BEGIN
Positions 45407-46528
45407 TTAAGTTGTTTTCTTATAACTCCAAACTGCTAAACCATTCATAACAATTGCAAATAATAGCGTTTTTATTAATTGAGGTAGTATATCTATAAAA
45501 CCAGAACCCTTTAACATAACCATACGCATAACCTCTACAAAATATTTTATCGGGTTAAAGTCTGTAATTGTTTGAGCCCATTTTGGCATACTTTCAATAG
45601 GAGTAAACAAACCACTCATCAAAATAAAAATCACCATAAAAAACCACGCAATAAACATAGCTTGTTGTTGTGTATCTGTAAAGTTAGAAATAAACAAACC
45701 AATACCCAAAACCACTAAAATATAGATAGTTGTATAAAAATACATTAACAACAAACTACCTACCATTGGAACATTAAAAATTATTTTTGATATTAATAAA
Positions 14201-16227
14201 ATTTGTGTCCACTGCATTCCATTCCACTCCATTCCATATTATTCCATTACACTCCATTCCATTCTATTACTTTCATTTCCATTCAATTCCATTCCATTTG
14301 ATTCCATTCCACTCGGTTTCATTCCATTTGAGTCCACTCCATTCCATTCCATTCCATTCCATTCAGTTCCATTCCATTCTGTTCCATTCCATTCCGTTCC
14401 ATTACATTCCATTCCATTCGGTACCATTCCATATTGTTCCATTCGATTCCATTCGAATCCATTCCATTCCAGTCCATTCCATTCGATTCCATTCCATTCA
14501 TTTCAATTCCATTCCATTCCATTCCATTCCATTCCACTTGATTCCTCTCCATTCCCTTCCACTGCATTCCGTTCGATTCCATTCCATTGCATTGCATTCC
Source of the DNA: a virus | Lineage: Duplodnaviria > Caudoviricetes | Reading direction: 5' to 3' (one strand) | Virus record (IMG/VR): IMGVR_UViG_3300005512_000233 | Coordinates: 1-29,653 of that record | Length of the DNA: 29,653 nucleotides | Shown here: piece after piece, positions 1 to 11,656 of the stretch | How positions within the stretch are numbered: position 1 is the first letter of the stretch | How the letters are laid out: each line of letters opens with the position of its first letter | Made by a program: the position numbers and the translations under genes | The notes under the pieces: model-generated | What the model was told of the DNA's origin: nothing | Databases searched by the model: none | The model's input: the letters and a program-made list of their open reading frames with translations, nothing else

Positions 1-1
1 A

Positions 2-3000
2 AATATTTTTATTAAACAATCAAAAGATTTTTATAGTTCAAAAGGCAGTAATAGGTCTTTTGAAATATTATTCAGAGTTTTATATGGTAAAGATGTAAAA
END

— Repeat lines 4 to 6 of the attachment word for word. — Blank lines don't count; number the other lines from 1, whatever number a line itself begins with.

45601 GAGTAAACAAACCACTCATCAAAATAAAAATCACCATAAAAAACCACGCAATAAACATAGCTTGTTGTTGTGTATCTGTAAAGTTAGAAATAAACAAACC
45701 AATACCCAAAACCACTAAAATATAGATAGTTGTATAAAAATACATTAACAACAAACTACCTACCATTGGAACATTAAAAATTATTTTTGATATTAATAAA
Positions 14201-16227